Three founders of the “National Home” (HaBayit HaLeumi) movement have been indicted for organizing illegal protests against the expulsion of Jews from Gush Katif in 2005. The Jerusalem District Court ruled that the three will be charged with rioting, sedition, incitement and preventing a police officer from performing his duties.
The three founders who have been charged are Shai Malka, Ariel Vangruber and Adiel Sharabi. The three played a crucial role in organizing protests that included clashes with police officers and the blocking of highways, judges ruled.
"[Malka, Vangruber and Sharabi] were the ones who planned the protests, decided when they would take place and how... They planned the criminal activities and set them in motion; without them, the plans would not have come to fruition,” the judges ruled. While the three defendants were not the only ones calling to block highways and disturb the peace in protest of the plan to expel Jews from Gaza, they still bear responsibility, judges said.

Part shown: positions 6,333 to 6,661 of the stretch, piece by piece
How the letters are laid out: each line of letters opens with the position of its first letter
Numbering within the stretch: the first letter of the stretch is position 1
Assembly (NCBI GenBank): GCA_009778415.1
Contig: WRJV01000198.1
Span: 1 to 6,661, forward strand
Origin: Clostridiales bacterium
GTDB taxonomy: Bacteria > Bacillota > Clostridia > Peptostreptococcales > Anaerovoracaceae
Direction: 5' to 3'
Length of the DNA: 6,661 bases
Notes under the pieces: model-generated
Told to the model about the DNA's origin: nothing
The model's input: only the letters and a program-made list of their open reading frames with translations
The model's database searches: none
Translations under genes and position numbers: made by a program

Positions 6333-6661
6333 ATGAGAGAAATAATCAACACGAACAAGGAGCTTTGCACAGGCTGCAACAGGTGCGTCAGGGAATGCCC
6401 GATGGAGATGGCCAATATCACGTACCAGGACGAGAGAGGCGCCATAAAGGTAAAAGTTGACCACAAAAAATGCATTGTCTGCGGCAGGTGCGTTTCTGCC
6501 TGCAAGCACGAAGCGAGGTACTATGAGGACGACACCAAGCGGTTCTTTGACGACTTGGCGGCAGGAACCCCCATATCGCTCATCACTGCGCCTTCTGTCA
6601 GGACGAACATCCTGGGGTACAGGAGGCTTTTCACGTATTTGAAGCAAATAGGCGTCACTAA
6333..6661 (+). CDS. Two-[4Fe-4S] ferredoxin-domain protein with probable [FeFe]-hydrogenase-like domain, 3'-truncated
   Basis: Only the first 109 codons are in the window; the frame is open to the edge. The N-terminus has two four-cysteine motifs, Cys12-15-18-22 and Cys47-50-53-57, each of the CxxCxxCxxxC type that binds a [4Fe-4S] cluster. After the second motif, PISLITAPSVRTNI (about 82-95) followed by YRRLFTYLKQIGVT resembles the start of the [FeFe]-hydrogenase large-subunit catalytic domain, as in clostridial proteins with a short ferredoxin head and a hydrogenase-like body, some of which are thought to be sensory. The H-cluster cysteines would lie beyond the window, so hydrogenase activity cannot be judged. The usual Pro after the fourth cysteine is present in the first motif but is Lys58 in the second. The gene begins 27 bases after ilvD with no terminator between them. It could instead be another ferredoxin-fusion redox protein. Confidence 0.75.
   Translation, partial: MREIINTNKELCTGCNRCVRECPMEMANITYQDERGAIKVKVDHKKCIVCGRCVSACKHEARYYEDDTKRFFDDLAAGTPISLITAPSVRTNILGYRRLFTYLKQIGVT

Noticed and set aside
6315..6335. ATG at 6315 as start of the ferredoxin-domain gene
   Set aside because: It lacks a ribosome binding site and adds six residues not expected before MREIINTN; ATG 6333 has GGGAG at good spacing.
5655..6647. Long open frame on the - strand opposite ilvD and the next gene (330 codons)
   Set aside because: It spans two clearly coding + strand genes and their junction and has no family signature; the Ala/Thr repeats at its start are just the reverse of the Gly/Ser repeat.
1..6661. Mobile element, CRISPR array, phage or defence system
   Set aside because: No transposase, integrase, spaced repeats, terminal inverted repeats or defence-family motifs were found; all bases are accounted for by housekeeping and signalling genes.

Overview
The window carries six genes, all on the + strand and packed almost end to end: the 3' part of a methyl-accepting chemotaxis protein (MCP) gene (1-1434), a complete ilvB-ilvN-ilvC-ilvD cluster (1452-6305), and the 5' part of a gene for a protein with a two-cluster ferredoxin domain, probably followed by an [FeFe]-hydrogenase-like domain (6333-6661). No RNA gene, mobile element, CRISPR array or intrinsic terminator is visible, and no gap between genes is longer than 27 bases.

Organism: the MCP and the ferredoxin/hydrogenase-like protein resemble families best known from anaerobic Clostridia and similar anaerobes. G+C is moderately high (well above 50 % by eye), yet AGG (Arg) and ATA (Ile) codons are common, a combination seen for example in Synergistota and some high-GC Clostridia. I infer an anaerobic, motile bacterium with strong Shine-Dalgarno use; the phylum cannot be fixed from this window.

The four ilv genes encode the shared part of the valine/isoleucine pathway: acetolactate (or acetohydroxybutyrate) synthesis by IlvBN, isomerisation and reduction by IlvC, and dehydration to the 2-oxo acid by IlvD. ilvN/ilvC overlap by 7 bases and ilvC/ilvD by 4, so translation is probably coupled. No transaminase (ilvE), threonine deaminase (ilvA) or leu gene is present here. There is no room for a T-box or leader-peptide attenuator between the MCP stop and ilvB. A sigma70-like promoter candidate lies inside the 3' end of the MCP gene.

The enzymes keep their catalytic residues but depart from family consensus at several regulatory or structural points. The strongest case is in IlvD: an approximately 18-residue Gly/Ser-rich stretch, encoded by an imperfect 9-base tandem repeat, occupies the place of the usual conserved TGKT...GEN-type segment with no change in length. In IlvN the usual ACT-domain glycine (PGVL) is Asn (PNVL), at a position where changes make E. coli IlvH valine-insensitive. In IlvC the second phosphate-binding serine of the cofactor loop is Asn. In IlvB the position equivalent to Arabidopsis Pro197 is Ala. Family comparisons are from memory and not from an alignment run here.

The case will now return to the Jerusalem Magistrates Court. The Magistrates Court had decided to cancel indictments against the three last year, a decision that state attorneys appealed to the District Court.
In deciding to cancel the indictments, Justice Rachel Shalev-Gertal said, “The defendants' behavior was not unusual at that time. Public figures, rabbis, Members of Knesset and others called on those opposed to the Disengagement plan to go out and protest and take actions that are no different, and perhaps even more drastic.” Major public figures and rabbis did not manage to rally as many people as the three defendants were accused of gathering, she said, telling prosecutors, “You will have to prove how these three defendants managed to get 10,000 out into the streets.”
The National Home group organized a protest in May 2005 in which demonstrators blocked highways. Police and protesters clashed when officers came to drag break up the demonstration, and 400 were arrested.
The charge of sedition is more serious than most charges against anti-Disengagement protesters. This charge is rarely used, and has been criticized by several legal action organizations, including the Israel Democracy Institute.